45. Bahrain news Agency, 46. For earlier details please consult The Observatorys Urgent Appeal, 5 May 2011,
FIDH Bahrain. Silencing Dissent: A Systematic Policy of On-going Repression / 19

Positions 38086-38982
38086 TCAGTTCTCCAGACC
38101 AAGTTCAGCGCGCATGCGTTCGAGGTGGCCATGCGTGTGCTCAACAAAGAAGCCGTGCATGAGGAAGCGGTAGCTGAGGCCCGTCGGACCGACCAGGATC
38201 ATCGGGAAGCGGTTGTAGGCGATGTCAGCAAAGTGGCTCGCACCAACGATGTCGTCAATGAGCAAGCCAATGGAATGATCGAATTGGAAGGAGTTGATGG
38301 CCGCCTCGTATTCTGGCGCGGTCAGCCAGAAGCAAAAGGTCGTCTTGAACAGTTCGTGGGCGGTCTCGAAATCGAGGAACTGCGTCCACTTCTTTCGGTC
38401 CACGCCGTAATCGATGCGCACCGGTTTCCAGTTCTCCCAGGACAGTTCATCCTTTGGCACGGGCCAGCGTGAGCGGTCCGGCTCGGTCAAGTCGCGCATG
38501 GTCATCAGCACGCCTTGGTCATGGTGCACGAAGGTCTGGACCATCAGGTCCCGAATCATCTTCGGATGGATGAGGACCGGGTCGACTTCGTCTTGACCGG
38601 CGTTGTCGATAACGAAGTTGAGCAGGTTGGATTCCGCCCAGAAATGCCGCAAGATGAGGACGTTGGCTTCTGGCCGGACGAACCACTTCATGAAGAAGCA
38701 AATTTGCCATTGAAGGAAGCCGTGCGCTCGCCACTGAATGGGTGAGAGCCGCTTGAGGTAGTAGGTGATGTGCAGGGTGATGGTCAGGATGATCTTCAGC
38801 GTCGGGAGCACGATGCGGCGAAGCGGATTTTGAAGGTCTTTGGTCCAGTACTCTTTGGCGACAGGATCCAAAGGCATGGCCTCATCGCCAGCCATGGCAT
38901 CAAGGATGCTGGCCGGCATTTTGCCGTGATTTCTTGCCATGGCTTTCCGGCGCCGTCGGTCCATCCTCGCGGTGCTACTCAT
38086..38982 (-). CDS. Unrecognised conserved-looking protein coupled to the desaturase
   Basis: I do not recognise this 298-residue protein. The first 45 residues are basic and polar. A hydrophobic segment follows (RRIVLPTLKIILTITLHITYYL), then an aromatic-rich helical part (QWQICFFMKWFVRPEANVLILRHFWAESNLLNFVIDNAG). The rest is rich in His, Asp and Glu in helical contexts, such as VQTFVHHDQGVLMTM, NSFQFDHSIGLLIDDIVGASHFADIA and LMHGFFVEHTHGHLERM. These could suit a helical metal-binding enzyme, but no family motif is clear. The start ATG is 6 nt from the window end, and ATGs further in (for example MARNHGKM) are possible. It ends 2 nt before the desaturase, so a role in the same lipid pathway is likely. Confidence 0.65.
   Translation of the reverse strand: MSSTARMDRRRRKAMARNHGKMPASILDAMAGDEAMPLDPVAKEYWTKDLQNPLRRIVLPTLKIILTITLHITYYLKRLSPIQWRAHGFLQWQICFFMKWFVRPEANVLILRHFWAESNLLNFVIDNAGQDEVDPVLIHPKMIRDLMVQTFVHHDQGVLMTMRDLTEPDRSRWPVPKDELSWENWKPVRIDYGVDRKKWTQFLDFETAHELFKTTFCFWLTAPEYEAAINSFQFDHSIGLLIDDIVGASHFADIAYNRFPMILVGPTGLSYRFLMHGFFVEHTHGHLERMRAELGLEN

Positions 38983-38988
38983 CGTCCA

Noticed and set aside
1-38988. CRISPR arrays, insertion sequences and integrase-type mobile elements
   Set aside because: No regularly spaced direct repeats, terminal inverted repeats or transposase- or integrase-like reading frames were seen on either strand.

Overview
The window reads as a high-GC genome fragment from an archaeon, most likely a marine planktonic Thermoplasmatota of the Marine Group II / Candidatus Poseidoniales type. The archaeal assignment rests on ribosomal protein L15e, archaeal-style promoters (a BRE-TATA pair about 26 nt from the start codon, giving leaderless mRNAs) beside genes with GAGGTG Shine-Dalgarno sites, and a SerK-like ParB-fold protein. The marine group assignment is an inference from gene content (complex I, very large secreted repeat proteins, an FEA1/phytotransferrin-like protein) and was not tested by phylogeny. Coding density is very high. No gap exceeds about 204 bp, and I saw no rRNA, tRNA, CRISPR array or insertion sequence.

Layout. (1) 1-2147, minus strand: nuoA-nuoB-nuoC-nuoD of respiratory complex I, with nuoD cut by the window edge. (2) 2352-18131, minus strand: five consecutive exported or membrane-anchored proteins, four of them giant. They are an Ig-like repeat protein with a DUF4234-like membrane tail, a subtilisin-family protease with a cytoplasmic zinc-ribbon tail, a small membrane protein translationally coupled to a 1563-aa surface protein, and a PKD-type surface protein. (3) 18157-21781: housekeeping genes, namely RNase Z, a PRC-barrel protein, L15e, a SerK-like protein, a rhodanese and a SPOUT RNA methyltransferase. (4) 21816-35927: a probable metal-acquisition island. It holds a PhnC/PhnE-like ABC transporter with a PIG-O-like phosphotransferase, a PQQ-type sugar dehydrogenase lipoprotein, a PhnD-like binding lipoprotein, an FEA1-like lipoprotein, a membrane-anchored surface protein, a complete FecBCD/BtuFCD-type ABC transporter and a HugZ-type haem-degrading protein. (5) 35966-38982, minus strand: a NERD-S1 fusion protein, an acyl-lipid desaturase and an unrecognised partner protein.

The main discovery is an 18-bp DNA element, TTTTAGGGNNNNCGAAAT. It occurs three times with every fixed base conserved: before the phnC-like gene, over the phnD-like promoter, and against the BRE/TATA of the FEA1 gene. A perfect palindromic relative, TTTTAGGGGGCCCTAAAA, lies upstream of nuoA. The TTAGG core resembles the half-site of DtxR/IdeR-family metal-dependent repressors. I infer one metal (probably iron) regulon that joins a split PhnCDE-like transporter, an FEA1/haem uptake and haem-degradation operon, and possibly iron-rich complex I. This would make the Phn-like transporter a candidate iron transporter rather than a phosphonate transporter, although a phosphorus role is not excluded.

of health showing the lack of misconduct by the medics charged. In addition, the lawyers raised their concern regarding the credibility and independence of the newly established Special Investigation Unit. It is also important to note that on 10 May 2012, the Public Prosecution issued a statement saying that charges against 15 of the medics could be dropped, but that another five could be sentenced, which shows the clear predetermination of the sentence, unjust trial and politicization of the case. In January 2012, new cases of reprisal against medical staff were reported. on 26 January 2012 two medical staff, Halima Abdulaziz Al-Sabag and Aqeela Radhi Hammad, were arrested without a warrant at their workplace, SMC. they were charged with using their positions to embezzle money from the State. they were released three weeks later without being charged. the cases of detention and torture of doctors and medics are not limited to those currently on trial and sentenced. Another 60 doctors have been detained without charges or trial. All have been tortured and later released, and suspended for three to six months from their work and then reinstated in junior positions. they still suffer from continuing harassment. the President of the dentist Society was detained for 44 days. Although he has been reinstated, he has not been paid for the past months. on 28 november, 2011, the Court of Cassation upheld the three-year jail sentence imposed by the nSC in May 2011 against Hassan Matooq, a nurse and photographer. he had been charged by the nSC in May with illegal assembly and dissemination of fabricated photos of wounded people. he has been held since 24 March 2011. Ahmed Ali, a pharmacist, is still under detention and his case is currently at the Court of Cassation. Younis Ashour, a 60 year old administrator, has been sentenced to three years for sending oxygen cylinders from Mohrek to Salmaniya Medical Complex (SMC). According to his wife, he has been tortured by Mubarak Ben hewik, the head of interrogation at the prison. Ashour gave testimony regarding his torture and ill-treatment to the BICI committee. Ashour spent a year in prison and had suffered from heart and kidney problems. on Monday 6 August 2012, the Court of Appeals found Ashour guilty on the first count of sending oxygen cylinders from Mohrek to SMC, but reduced the sentence to one year. he was found innocent on charges of incitement of hatred towards the regime. he was released on the same day after having served his one year sentence. on 31 January 2012, the health Ministry issued a memorandum to private hospitals requiring them to inform security authorities of the injured and wounded, and advising them that legal action against the hospital will be taken if they do not cooperate. there is widespread fear among the Shiite community of accessing SMC for any trauma cases. this theme has been recurring after the injury of many protesters, and they resist transfer to the hospital out of fear of arrest. Indeed, the hospitals are losing much-needed qualified professionals and medical specialists. Since the BICI Report, within the health and education sectors, Shiites are discriminated upon, being suspended, removed from their posts and rehired at lower positions, or simply not hired, as the authorities actively hire non-nationals to replace them. State policy has been directed at the militarisation and polarization of the Bahraini health system. All medics facing trial are